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APNA Position: Whole Health Begins with Mental Health

Sound mental health is foundational to physical health and allows people to build and strengthe their own long-term physical health and well-being in partnership with providers of care. Improved mental health ensures resilient, healthy communities which meaningfully contribute to society as a whole.

Burden of Mental Health Problems under Current System

  • 57.8 million American adults experienced mental illness and/or a substance use disorder in a given year.1
  • 75% of chronic mental health conditions begin by age 24, yet the delay between the first appearance of symptoms and intervention is approximately 11 years.2
  • On a worldwide basis, life expectancy for those with severe mental illness is shortened by 13-30 years.3
  • 20% of adults experiencing homelessness have a severe mental health condition and 37% of adult state and federal prisoners have a diagnosed mental illness.4
  • Across the U.S. economy, serious mental illness causes $193.2 billion in lost earnings per year.5
  • Currently one third of Medicaid recipients have a mental health or substance use disorder.6

APNA Position: Whole Health Begins with Mental Health

The American Psychiatric Nurses Association, an organization representing all levels of psychiatric-mental health nursing, takes the position that whole health begins with mental health.7 APNA takes the position that mental health promotion, through prevention, recognition and adequate care and treatment, must be at the starting point of and comprehensively woven throughout the delivery of services within the American health care system. Further, our definition of health must be transformed to one which recognizes mental health as foundational for all health.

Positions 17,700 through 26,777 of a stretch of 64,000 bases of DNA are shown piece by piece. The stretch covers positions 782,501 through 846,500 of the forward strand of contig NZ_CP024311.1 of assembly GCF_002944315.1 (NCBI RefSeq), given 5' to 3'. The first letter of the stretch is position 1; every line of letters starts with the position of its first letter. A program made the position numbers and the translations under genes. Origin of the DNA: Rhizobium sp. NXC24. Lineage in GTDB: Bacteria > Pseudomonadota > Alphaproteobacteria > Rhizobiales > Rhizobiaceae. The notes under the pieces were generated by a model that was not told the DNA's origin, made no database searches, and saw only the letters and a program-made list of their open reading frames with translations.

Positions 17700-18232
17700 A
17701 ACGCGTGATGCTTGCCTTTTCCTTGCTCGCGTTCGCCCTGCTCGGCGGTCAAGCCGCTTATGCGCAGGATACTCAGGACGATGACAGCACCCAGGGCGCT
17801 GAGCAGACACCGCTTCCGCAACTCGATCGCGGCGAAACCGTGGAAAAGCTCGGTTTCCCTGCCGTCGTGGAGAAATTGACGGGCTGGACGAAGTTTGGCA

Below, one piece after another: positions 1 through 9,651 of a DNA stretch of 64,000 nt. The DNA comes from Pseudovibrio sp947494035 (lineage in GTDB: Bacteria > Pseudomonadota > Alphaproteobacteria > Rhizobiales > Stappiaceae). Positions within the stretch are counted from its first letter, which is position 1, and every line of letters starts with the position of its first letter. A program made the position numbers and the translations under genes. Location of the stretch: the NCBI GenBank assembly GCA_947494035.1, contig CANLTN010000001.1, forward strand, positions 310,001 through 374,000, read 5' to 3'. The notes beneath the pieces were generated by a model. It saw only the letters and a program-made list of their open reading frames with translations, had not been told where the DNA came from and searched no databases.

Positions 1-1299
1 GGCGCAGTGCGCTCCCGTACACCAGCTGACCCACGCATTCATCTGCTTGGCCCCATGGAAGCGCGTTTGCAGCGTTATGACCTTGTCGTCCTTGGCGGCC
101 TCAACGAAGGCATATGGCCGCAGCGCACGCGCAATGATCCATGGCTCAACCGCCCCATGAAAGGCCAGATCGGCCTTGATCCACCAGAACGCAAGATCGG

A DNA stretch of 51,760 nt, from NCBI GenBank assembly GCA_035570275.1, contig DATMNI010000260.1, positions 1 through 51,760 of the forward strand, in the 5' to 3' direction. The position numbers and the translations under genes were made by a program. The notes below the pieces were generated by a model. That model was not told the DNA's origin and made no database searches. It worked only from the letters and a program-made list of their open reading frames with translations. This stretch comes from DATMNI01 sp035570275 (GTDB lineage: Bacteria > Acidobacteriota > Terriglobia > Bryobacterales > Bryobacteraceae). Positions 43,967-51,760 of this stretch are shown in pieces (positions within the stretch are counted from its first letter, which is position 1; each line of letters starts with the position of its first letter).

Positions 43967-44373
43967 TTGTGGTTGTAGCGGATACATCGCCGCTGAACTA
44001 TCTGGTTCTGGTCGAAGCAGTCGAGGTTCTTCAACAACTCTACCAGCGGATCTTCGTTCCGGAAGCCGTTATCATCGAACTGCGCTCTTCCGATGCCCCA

This position is supported by the following points:

  • Health is a “state of complete physical, mental, and social well-being and not merely the absence of a disease or infirmity”8
  • There is a broad consensus amongst experts in health care that transforming America’s system to a proactive one that promotes health and wellness, rather than reactively treating illness, is a necessity.9
  • Mental illnesses are risk factors that affect the incidence and prognosis of ‘noncommunicable’ diseases and addressing mental illnesses delays progression, improves survival outcomes, and reduces health care costs associated with noncommunicable diseases.9
  • Research shows a strong link between adverse childhood experiences and long-term negative health and well-being outcomes.10

Recommendations for the Future

  • Health care systems should be structured to address mental health and substance use both at the first point of contact as well as throughout the patient’s journey within the system.
  • All providers should have facility with mental health and substance use screenings to allow for prevention, early identification, brief intervention, and referral to treatment.